This equation looks like the equation for a straight line
y = m x + b
If f 2 is plotted vs. i, the slope of the resulting straight line
allows a calculation of the magnetic dipole moment
Furthermore, once is
determined, the y-intercept allows a calculation of the horizontal component
of the Earth's magnetic field BE.
- Use MKS units throughout this lab. That is, convert all length
measurements to meters, all mass measurements to kilograms, etc.
If MKS units are used for the inputs to calculations, the results will
automatically come out in MKS units as well. The units of magnetic dipole
moment are A.m2 (amp meter2) and the units of magnetic
field are T (tesla).
- Use a ruler to measure the average outer radius of the coils. Each
coil should be measured several times in different directions and the
results for both coils averaged together.
- Next, we need to calculate the inner radius of the coils. This is
where the wood stops and the copper wire begins. The total number of
turns of wire on both coils together is N=120. There are 60 turns on each
coil. Measure the diameter of the copper wire several times using a micrometer under the platform where
the wire is easily accessible. DO NOT PULL THE WIRE OUT OF THE
COILS! Count the number of turns of wire visible in the top layer.
You can now calculate how many layers deep the copper is wound, and
knowing the diameter of the wire you can find the inner radius of the coil.
- Find the average radius (R) of the coils by averaging the inner and
outer radii. Use this average radius to calculate C.
- Use a triple beam balance to
measure the mass (M) and a Vernier
caliper to measure the length (L) of the cylindrical magnet. Record
these data for use in calculating the moment of inertia (I) of the magnet.
- Suspend the magnet by thread so that it hangs in the central region of
the coils. Adjust the thread so that the magnet hangs in a horizontal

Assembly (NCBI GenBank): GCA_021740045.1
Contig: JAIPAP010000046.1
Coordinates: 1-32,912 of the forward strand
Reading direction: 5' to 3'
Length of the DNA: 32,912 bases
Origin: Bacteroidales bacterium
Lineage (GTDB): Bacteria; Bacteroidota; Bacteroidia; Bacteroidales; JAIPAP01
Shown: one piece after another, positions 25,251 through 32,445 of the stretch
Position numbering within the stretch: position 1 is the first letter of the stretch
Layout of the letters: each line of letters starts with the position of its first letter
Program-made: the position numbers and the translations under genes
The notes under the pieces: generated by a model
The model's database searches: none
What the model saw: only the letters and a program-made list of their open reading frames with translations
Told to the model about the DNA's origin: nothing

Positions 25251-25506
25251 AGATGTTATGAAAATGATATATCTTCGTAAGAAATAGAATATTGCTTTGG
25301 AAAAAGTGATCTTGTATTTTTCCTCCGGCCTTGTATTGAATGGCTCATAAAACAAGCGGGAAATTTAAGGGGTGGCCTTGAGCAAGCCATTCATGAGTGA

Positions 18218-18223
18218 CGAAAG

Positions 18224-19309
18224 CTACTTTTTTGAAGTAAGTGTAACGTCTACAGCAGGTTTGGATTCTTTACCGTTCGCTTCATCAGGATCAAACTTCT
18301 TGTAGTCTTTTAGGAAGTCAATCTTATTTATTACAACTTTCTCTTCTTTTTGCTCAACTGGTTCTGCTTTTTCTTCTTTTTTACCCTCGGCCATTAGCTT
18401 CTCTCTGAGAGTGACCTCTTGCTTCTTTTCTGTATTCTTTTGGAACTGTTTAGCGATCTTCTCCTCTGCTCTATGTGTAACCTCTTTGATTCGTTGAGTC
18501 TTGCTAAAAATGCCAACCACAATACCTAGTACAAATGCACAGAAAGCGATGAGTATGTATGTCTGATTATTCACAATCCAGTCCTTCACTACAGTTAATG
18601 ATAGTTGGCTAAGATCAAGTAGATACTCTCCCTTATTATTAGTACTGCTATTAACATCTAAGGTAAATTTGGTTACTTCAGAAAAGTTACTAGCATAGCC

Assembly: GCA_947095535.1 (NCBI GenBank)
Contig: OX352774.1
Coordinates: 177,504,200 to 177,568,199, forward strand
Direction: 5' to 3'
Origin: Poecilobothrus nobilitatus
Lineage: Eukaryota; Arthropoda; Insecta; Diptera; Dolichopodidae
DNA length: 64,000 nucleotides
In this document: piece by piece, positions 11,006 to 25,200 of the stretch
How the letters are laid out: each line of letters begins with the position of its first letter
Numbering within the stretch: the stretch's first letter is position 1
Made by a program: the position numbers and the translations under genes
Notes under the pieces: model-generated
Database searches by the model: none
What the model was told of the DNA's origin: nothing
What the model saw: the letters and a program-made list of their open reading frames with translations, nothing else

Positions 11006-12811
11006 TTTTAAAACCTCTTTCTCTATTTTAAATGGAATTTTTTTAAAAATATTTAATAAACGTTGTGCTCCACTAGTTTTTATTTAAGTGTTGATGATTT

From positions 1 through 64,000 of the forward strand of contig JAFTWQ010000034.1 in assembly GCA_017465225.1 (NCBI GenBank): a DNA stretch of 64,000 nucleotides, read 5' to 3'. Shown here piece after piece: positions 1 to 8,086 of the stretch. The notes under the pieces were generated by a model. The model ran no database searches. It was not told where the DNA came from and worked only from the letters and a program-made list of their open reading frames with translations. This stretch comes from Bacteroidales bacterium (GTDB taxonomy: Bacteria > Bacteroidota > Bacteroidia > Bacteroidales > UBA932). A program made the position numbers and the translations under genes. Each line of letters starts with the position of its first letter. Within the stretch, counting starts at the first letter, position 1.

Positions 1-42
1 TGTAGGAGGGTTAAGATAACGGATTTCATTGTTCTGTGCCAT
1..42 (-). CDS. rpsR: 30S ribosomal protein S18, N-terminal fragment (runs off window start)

- When the freely suspended magnet becomes stationary, it will point in a
magnetic north-south direction (by definition). Verify this direction
with the compass held far away from the metal tables and coils.
- Connect the coils, power supply, and
ammeter in a series circuit. This
allows the coil current (i) to be read as the supply voltage is varied.
- Supply about 0.30 amps to the coils. Pull the magnet out of the way
while holding the compass between the coils. Note the direction of the
applied magnetic field. Rotate the coils so that the applied magnetic field
aligns with the Earth's magnetic field. Replace the cylindrical magnet
and make sure that it is level.
- Supply 0.20 amps to the coils. Wait about thirty seconds for the coils
to reach thermal equilibrium. Readjust the power supply if necessary.
Set the magnet into oscillation about an axis along the thread with amplitude
no more than about 20o. Time 20 oscillations. Calculate the
- Repeat for currents 0.30 A, 0.40A, ..., 1.20A.
- Plot f2 vs. i and fit the best straight line though the data.
- Find the magnetic dipole moment of the magnet from the slope of the plot.
No error estimate is required.
- Use the magnetic dipole moment of the magnet and the y-intercept of the
plot to calculate the horizontal component of the Earth's magnetic field.
No error estimate is required.
- Find C numerically with units and an error estimate.
- Find I numerically with units and an error estimate.
- Why was it desirable to limit the coil current to 1.2 A? List several
- Identify two sources of random error and two sources of systematic error.
- How would your plot differ if the Earth's magnetic field BE
and the applied magnetic field BA had been in opposite
directions rather than in the same direction? (Hint: Would the slope change?
Would the y-intercept change?)